Fieldlab UPPS

Smart Sizing System for Electronic Ankle Bracelets



GEOsatis, in collaboration with Fieldlab UPPS and TU Delft, worked on developing an innovative ankle bracelet for offender rehabilitation, aiming for a fit that is both secure and comfortable across a wide range of ankle sizes. Initial sizing was based on an anthropometric study of Swiss subjects, but faced challenges like accommodating large ankles and ensuring comfort at size boundaries. The project leveraged a larger 3D database of the US population, analysing diverse ankle dimensions to refine the bracelet sizing system. A sizing tool was developed and iteratively improved, incorporating factors like ankle circumference, width, and tibia tilt angle, alongside a safety margin for removal. Despite enhancements, differences in size distribution and actual order ratios necessitated additional validation studies, which adjusted the tool based on findings like the optimal fit margin. Future efforts will focus on integrating validation study results, observing the bracelet donning process, and understanding the impact of demographics on size distribution.

Problem definition

The primary challenge was developing a universally fitting ankle bracelet that accommodates the vast diversity in ankle sizes while ensuring both security and comfort. Differences between the sizing tool's predictions and real-world usage highlighted issues in the existing sizing system. GEOsatis and TU Delft collaboratively research new 3D anthropometry techniques for evaluating and optimising bracelet sizing systems.

Workflow description

Collect phase

Analyse phase


The initial step involved analysing a 3D database of the USA population, covering 2384 subjects, to understand variations in ankle dimensions. Essential measurements like minimum ankle circumference, circumference around medial malleoli, width, length, and height were identified and collated into a data file for further examination.


The anthropometric data derived from the study were utilised to construct a preliminary version of the sizing tool. This tool was designed to input bracelet sizes and boundary conditions for fit margins, facilitating the identification of measurement distributions among subjects. Differences between the actual fittings and the model's predictions necessitated multiple iterations to refine the tool, incorporating additional factors such as the tibia's tilt angle and a safety tolerance for removal.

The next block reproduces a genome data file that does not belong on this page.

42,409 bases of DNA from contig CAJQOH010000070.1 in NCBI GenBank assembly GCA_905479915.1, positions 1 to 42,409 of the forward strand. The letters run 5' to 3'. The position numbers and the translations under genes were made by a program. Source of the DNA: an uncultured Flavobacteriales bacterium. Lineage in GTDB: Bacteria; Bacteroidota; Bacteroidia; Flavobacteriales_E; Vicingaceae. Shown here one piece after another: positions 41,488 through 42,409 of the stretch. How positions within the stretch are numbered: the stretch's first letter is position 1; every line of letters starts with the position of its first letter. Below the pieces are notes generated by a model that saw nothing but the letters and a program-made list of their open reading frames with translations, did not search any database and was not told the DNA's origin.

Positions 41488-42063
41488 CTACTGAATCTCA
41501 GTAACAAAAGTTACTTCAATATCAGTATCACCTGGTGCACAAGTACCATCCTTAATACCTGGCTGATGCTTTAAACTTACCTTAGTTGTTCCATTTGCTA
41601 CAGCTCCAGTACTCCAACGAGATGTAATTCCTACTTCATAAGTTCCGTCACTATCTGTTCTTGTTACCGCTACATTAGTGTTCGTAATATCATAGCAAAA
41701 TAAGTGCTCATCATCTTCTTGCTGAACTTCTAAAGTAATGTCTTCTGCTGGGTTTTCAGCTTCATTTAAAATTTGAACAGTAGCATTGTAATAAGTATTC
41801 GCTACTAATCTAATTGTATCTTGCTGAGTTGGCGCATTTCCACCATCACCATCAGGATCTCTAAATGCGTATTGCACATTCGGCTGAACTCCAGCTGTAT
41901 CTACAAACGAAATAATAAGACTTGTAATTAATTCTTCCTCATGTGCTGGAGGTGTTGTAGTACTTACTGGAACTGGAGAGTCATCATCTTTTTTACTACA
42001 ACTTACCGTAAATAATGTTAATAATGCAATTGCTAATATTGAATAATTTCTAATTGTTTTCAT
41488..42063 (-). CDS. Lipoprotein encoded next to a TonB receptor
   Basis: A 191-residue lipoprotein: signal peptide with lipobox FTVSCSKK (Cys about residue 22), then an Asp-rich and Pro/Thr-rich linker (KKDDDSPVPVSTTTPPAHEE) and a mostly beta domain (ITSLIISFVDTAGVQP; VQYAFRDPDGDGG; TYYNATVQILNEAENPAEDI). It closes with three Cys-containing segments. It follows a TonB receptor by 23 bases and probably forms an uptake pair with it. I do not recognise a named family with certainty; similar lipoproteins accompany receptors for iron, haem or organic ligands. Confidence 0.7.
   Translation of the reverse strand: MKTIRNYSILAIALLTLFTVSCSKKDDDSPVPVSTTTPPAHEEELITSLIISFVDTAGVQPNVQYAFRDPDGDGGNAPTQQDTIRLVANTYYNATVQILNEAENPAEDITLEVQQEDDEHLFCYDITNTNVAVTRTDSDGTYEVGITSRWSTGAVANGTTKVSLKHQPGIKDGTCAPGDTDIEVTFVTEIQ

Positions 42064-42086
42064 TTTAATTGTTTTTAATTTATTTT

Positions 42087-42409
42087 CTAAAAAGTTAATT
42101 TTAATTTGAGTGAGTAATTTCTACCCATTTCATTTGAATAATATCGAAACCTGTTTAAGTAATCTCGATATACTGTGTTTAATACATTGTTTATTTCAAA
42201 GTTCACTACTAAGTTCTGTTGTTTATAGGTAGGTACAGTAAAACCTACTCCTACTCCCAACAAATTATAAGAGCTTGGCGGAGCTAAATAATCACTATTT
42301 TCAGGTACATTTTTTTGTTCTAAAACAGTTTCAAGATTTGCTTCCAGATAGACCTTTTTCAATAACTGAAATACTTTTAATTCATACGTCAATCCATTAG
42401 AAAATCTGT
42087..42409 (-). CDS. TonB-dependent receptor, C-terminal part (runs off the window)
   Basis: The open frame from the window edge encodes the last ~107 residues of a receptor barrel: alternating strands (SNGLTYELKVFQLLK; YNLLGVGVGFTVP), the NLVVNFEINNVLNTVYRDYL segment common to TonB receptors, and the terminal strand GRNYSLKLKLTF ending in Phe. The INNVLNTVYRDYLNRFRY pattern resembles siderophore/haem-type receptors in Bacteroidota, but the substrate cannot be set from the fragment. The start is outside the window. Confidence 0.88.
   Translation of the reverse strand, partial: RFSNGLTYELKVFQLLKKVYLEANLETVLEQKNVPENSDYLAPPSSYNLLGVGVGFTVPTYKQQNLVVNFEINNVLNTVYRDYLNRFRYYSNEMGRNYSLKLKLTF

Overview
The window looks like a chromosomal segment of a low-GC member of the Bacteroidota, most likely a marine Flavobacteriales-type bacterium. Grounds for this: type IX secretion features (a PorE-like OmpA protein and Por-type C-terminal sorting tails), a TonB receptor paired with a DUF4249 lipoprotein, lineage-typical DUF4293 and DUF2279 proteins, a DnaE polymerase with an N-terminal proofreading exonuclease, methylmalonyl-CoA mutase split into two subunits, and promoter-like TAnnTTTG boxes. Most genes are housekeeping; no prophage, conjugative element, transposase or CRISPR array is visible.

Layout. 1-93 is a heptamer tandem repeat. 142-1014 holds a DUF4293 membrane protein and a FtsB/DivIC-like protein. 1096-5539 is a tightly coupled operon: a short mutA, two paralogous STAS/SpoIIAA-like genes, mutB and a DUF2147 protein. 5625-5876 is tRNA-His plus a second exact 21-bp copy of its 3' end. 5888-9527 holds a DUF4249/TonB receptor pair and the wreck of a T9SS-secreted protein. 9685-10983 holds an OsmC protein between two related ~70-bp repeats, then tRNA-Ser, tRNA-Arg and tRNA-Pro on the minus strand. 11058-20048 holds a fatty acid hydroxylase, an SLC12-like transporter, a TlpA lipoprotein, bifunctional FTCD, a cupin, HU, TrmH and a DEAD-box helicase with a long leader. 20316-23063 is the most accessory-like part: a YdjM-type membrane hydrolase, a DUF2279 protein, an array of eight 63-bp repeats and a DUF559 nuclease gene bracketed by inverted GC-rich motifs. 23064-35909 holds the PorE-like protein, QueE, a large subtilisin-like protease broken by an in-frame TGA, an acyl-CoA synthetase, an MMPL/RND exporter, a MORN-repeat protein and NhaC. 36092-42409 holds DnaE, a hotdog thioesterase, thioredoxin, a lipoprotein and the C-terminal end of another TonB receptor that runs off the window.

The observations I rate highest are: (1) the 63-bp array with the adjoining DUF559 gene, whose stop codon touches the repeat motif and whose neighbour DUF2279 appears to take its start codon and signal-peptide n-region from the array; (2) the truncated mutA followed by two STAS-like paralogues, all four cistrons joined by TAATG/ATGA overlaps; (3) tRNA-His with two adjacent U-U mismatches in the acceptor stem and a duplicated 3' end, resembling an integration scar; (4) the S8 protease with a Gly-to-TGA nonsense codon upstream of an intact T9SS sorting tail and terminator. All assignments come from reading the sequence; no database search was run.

Design phase

Parametric Modelling

The development of the sizing tool exemplifies the use of parametric modelling, where the design adapts based on the provided data. This approach prevented the need to start from scratch with each iteration, enabling the incorporation of new dimensions and constraints like the tilt angle of the tibia and removal safety tolerance, thus enhancing the tool's accuracy and utility.


Validation testing was a critical component of the design phase, where 3D printed bracelet samples were tested on human subjects to evaluate fit. The tests, which measured the ankle circumference and the minimum distance between the ankle and the bracelet, challenged previous assumptions about the acceptable fit margin. Additionally, physical tests on 3D printed 'extreme' ankles from the database further validated the tool's efficacy, highlighting the impact of ankle shape on perceived fit and necessitating adjustments to the sizing tool.

Produce phase

Use phase


The project, aimed at refining the sizing system for GEOsatis's offender rehabilitation ankle bracelets through advanced 3D anthropometry, has yielded a functional digital sizing tool poised for implementation. Despite challenges, including geographical distances and COVID-19 disruptions, the collaborative effort led to significant advancements in bracelet design. The validation process, although hindered by limited access to prototypes and subjects, brought to light critical insights, particularly the influence of the donning method on sizing discrepancies. The iterative development of the tool, updated six times, underscores the complexity of achieving an optimal fit across a diverse population. Future research will integrate findings from the validation study into the tool and explore the impact of personal demographics on size distribution, addressing remaining gaps such as the unexecuted size fitting from elementary data. This effort highlights the intricate balance between comfort, security, and the vast variability in human anatomy, pointing to a continued need for innovation in wearable technology for offender rehabilitation. The project's outcomes not only enhance GEOsatis's product offerings but also contribute valuable knowledge to the field of wearable device customisation.

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